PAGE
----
Effective ads: new technology answers old questions
Erasmus Centre for Neuroeconomics
The Erasmus Centre for Neuroeconomics
Economics, psychology, and neuroscience are converging today into the unified discipline of Neuroeconomics with the ultimate aim of providing a single, general theory of human choice behaviour. Neuroeconomics can provide social scientists and future managers with a deeper understanding of how they make their own decisions, and how others decide. How does our brain arrive at a “good” or “fair” decision? What does our brain perceive as valuable and how do we learn the value of features of our environment? Is it possible to use recordings from consumers' brains to predict their purchasing intentions? Research at the Erasmus Centre for Neuroeconomics aims to answer these questions.
Esther Eijlers and Hang-yee Chan will present their work at the NeuroPsychoEconomics Conference in Antwerp, June 8-9.
Linda Couwenberg will present her work on Diversification at the ISDN conference at Stanford, June 2-3.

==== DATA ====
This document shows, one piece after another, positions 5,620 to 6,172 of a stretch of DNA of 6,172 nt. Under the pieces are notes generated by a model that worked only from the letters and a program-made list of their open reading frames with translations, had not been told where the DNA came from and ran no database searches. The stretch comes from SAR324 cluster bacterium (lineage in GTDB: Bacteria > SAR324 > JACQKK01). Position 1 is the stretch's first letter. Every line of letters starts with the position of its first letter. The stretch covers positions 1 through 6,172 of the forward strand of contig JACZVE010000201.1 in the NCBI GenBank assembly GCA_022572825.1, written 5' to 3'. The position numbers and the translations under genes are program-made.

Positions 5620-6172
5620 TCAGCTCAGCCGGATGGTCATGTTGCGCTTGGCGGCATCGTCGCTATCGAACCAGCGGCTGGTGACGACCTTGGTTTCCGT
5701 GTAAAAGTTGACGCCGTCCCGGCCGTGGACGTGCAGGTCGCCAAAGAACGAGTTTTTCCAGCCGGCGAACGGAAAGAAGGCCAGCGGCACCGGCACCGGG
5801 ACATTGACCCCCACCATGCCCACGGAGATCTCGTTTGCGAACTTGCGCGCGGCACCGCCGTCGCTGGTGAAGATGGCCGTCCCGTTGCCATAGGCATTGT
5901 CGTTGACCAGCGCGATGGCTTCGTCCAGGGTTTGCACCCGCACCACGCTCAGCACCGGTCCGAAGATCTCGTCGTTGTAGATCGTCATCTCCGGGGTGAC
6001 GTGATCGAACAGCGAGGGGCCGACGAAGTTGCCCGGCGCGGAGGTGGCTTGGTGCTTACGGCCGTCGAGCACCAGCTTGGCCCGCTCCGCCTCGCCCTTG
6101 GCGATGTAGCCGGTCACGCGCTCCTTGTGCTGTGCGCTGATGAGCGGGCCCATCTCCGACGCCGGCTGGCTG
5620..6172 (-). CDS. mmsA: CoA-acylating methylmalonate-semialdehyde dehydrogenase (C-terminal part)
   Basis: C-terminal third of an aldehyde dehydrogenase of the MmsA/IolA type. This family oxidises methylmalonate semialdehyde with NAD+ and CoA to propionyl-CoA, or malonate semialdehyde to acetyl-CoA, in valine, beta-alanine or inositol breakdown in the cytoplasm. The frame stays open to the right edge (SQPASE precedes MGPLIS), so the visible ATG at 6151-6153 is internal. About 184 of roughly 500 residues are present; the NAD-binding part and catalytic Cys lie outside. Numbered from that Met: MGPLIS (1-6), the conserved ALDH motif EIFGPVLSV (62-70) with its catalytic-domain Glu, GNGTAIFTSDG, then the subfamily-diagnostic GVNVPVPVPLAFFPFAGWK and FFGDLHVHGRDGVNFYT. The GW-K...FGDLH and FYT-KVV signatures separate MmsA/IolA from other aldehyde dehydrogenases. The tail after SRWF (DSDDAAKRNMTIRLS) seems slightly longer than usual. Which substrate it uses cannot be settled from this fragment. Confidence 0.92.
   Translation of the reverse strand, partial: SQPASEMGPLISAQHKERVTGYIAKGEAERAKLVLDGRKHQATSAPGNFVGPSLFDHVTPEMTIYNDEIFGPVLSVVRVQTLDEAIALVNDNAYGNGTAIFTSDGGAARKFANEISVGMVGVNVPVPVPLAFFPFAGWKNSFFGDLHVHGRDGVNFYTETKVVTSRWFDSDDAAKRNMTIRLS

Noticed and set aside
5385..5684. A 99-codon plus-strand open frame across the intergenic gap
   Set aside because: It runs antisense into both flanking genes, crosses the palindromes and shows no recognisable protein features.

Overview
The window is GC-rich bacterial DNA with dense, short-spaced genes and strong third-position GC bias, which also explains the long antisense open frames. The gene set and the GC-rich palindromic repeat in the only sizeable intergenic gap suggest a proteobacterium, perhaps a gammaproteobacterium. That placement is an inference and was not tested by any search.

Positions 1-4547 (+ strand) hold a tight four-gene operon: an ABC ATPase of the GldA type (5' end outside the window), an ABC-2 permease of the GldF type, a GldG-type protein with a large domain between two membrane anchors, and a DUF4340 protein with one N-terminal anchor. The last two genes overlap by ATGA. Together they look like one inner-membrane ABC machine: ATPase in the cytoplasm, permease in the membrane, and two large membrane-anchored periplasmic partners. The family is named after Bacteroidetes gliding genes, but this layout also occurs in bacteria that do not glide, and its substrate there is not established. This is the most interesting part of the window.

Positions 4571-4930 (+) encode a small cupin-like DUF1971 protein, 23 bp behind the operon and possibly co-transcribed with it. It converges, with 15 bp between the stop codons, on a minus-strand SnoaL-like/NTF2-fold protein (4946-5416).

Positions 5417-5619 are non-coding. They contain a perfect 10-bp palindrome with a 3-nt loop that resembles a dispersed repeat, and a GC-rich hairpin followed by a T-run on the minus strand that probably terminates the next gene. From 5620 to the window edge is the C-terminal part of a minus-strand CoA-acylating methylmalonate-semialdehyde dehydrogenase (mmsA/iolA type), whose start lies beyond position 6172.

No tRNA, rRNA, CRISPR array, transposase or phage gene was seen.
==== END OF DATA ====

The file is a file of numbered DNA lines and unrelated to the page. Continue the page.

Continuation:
Ale Smidts will speak at the pre-conference workshop "Introduction to Neuromarketing" at the Neuromarketing World Forum '17 in London on March 29.
What is it about a TV advert that triggers people to find the product online? Scanning consumers’ brains has allowed Linda Couwenberg of the Erasmus Centre for Neuroeconomics to discover that a TV advert works best when it both highlights a product’s functional benefits and triggers the viewer’s imagination. This particular combination of elements activates specific parts of the viewer’s brain most intensely, she found, which makes the advert more effective.